Dan Meridor was born in Jerusalem in 1947. His father, Eliahu Meridor, served in the Fourth to Sixth Knessets on the Herut and Gahal lists. Meridor went to school in Jerusalem and finished the Hebrew Gymnasium High School in 1965. He served in the Israel Defense Forces (IDF) as a tank commander in the 1967 Six-Day War and continued in the IDF reserves as a Captain. Afterward, he studied law at the Hebrew University of Jerusalem. After completing his degree he practiced law from 1973-82.
In 1973 he joined the Herut Executive, where he was viewed as one of the
Herut princes – sons of the movement's founders.
After the 1977 elections, he was offered several positions in the government but rejected them all. During Operation Peace for Galilee, after the resignation of Arie Na'or as government secretary, Meridor was appointed in his place. He served in this position under Prime Ministers Menachem Begin (1982-83) and Yitzhak Shamir (1983-84) until being elected to the Eleventh Knesset in 1984. As an MK, he was a member of the Foreign Affairs and Defense Committee and the Constitution, Law and Justice Committee.
In 1988, Meridor was appointed minister of justice. In that position, Meridor took a liberal line on issues of human rights and the rule of law, actively promoting the passing of the Basic Law: Human Dignity and Freedom, and the Basic Law: Freedom of Occupation, which were viewed as the first stage in the passing of a complete bill of human rights. Meridor also insisted that human rights and the rule of law be preserved with regard to the Palestinians in the West Bank and the Gaza Strip during the First Intifada. As a result, he gained many political enemies on the extreme right. He continued to push for the passing of additional basic laws in the field of human rights and promoted Basic Law: Legislation in the Thirteenth Knesset, when the Likud was in opposition.
Following the elections in 1996, Prime Minister Benjamin Netanyahu appointed Meridor Minister of Finance, a position he held until his resignation in June 1997. As minister, he advocated a further liberalization of the economy, and the privatization of government-owned companies, the banks whose shares were held by the government since the 1983 bank crisis, and state lands.
Meridor resigned from the government in June 1997 after expressing his dissatisfaction with the appointment of Ronnie Bar-On as attorney general, and Netanyahu's treatment of the issue, and owing to growing tension with the governor of the Bank of Israel, Prof. Ya'akov Frankel, on his interest rate and foreign exchange policies.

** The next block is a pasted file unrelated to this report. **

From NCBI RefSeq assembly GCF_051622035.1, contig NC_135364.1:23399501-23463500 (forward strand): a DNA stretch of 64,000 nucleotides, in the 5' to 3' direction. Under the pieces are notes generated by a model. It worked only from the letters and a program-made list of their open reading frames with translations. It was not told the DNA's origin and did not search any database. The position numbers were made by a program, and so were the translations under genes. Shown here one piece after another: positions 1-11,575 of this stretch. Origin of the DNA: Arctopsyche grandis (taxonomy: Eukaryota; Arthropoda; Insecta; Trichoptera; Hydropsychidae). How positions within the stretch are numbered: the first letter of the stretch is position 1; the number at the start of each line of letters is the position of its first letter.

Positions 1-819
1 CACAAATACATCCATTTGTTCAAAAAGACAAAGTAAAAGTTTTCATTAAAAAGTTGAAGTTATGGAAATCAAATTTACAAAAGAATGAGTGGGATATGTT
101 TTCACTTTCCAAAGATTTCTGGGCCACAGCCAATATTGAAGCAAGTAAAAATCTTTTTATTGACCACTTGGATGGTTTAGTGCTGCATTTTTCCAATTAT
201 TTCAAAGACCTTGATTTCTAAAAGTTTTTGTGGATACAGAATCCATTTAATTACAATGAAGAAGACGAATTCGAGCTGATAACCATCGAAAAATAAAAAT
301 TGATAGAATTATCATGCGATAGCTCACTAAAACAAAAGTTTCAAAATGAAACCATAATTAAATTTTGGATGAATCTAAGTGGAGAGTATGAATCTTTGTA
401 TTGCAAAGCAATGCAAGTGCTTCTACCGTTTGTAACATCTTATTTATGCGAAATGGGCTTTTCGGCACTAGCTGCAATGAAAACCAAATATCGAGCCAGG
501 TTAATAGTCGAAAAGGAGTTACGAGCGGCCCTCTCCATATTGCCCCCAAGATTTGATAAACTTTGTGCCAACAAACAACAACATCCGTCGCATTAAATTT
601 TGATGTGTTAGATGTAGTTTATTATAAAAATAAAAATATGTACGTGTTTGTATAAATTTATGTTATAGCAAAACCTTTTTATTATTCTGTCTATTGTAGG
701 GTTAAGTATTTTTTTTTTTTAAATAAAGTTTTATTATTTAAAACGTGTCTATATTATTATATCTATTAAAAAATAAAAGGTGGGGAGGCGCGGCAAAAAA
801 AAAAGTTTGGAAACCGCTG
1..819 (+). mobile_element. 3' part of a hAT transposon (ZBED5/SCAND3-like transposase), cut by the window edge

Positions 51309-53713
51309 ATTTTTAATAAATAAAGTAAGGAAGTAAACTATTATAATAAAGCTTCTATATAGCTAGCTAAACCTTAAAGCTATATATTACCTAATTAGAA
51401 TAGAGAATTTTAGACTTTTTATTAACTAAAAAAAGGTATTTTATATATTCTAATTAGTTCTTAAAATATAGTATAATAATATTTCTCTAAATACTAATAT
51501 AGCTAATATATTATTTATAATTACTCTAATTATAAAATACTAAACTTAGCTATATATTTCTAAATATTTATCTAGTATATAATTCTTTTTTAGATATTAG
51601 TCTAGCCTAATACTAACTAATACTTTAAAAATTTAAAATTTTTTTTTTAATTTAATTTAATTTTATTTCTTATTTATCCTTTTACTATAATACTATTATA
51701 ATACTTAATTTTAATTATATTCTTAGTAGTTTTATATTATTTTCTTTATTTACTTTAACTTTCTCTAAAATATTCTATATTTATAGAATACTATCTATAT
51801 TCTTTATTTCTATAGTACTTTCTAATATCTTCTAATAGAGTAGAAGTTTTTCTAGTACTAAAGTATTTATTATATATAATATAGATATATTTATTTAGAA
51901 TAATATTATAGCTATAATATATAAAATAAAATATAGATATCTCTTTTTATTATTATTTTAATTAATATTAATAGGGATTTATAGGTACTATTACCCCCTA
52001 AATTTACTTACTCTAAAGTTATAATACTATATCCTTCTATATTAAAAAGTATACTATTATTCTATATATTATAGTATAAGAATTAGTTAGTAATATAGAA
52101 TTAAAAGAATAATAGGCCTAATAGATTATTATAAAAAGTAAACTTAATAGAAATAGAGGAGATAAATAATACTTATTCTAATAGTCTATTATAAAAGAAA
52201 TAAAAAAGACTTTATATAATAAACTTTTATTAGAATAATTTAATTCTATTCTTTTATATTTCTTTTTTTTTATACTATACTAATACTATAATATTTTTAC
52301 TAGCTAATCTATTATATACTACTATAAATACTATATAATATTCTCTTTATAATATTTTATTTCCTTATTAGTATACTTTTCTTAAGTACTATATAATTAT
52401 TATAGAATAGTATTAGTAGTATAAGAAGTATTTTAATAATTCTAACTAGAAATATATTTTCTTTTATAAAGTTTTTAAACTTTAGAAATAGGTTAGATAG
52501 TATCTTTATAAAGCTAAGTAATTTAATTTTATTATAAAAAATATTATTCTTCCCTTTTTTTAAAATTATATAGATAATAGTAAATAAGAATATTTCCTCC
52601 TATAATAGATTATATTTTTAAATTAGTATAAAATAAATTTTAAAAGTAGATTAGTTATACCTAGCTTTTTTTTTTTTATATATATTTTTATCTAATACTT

In 1999, Meridor was one of several leading members of the Likud, including Yitzhak Mordechai and Roni Milo, who left the party to form the new Center Party. The new party gained six seats in the elections to the Fifteenth Knesset. Meridor was not appointed as a minister in the government formed by Ehud Barak in 1999.
In 2001, Meridor joined the government formed by Ariel Sharon as minister without portfolio. The Center Party began to disintegrate after the elections for prime minister of February 2001, and though Meridor had decided to return to the Likud, he formally remained part of the Center Party parliamentary group. Meridor lost his seat in the Knesset in c/2003-election when the Center Party did not receive enough votes.
In 2009, Meridor rejoined the Likud and was elected back to Knesset on the Likud Party list. He was subsequently appointed by Prime Minister Netanyahu as Deputy Prime Minister and Minister of Intelligence and Atomic Energy.
In 2013, Meridor retired from politics.
Throughout his political career, Meridor was known for his honesty, mild temper, and gentlemanly demeanor, which while gaining him a good deal of respect, also led to his being presented by satirists as a weak figure, and made it very difficult for him to contend with the new atmosphere that developed in the Likud Conference before and after the elections to the Sixteenth Knesset. As a result, he decided not to run for a place on the Likud list to the Sixteenth Knesset, and to return to his private law practice.
He is married to economist Dr. Leora Meridor. They have four children.
S. Ben-Porat, Siḥot Im Dan Meridor (1997).
Photo used with permission of the Knesset.